THE administration’s rejection of a proposal to lower tariffs on imported rice will keep the commodity expensive, with the government dependent on foreign rice to stabilize the domestic supply of the staple, a government researcher said.
Roehlano M. Briones, a senior research fellow at the Philippine Institute for Development Studies (PIDS), said the rejection of lower tariffs “will make imported rice more expensive.”
“The tariff keeps the already elevated price of foreign rice high,” he said via phone, noting that the Philippines now has “narrower options” in terms of mitigating the shortage in domestic rice.
He said the government needs to focus on “more innovative and productivity-improving agriculture and value chain intervention” to ultimately lower costs.
Instead of incentivizing farmers to make themselves more competitive in world markets, “we are conditioning them to expect increasing protection and increasing subsidies,” he added.
Leonardo A. Lanzona, who teaches economics at the Ateneo de Manila, said the existence of price controls at both the retail and farmgate level makes the proposed reduction of tariffs irrelevant.
“In fact, the huge harvests now mean that none of these government regulations was needed in the first place,” he said in a Facebook Messenger chat. “They should just have left the market alone, and there would not have been any dilemma about the tariff rates.”
Mr. Lanzona noted that “in the guise of populism,” the government has just “gone back to the inefficient system of reinstating the National Food Authority,” whose power had been reduced by the Rice Tariffication Law of 2019, and “promoting extensive government interference, institutions that were dismantled after Martial Law.”
Dante B. Canlas, a former chief economic planner for the Arroyo administration, said lowering the duties on rice imports throws Philippine rice farmers under the bus twice: “cheap imports put local farmers at a disadvantage (while) duties on rice imports under the law finance Rice Competitiveness Enhancement Fund (RCEF),” referring to the tariff-funded program to modernize farming practices.
“If RCEF declines, that’s putting rice farmers at a disadvantage again,” he said in a Viber message.
Farmers said they recognize the rejection of the tariff cuts as a win for the industry.
Raul Q. Montemayor, national director of the Federation of Free Farmers, rejected the need to cut tariffs or to import large volumes of rice at the moment because “the harvest is about to peak.”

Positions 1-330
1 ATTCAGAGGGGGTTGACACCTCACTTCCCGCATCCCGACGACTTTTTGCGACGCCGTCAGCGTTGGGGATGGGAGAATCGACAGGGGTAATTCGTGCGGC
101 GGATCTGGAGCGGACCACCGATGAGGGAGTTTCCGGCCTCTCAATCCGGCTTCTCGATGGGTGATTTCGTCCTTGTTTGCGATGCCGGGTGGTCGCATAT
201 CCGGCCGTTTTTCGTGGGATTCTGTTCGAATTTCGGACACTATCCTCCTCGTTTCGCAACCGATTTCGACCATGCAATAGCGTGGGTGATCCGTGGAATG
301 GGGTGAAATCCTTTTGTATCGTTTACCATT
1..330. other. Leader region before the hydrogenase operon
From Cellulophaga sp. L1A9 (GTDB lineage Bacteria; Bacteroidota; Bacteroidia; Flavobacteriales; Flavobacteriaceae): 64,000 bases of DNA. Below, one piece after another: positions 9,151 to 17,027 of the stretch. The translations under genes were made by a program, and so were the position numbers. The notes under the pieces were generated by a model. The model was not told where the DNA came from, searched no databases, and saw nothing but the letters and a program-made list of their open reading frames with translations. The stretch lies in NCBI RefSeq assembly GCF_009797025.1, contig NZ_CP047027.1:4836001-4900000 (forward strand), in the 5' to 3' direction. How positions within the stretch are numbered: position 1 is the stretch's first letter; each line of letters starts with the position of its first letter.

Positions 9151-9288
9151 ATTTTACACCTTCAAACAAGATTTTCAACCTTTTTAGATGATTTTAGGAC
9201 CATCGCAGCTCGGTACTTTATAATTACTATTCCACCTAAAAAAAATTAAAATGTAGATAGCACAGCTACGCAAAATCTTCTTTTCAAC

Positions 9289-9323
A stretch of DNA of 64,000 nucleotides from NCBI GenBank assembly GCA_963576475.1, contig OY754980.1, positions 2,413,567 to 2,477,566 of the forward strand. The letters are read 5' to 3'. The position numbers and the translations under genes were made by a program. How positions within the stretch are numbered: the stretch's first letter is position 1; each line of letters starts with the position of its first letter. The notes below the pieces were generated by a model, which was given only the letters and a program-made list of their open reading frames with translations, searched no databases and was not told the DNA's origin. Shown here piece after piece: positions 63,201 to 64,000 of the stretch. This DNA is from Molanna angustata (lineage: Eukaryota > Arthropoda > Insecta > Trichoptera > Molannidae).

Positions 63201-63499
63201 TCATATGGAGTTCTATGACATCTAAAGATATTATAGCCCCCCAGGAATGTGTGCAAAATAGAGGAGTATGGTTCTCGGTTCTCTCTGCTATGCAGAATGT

“We are happy about the decision,” he said in a Viber message, after the Palace ruled out the tariff reduction proposal put forward by economic managers.
Even if the Philippines does not import rice until the end of December, “we will still end up with about 65 days’ equivalent of stocks for carryover to next year,” he said.
Mr. Montemayor said the more immediate concern now is the possible move of President Ferdinand R. Marcos, Jr.’s economic advisers to extend or make permanent the tariff cuts on non-ASEAN rice, corn and pork under Executive No. 10, which will lapse at the end of the year.
“And we will still have to prepare for the effects of El Niño and possible supply tightening again come July-September next year, through a combination of expanded local production and managed imports,” he noted.
The President’s economic team had proposed to cut the tariff on imported rice to as low as 0% from 35%.
But Mr. Marcos, according to a Palace statement issued on Tuesday night following a meeting with Cabinet officials said, “it was not the right time to lower the tariff rates because the projection of world rice prices is that it will go down.”
The Palace said National Economic and Development Authority Secretary Arsenio A. Balisacan and Agriculture undersecretaries Leocadio Sebastian and Mercedita Sombilla support the President’s decision.
Mr. Marcos, meanwhile, said at the same meeting that the executive order that capped rice retail prices at P45 a kilo for well-milled rice and P41 for regular-milled rice will remain in effect.
“Let’s study it carefully,” he said, referring to the order that took effect on Sept. 5.
Mr. Marcos has said that the supply of rice is adequate, blaming smugglers and hoarders for increasing prices.
Output of palay, or unmilled rice, hit 4.25 million metric tons (MT) in the second quarter, against 4.2 million MT a year earlier. — Kyle Aristophere T. Atienza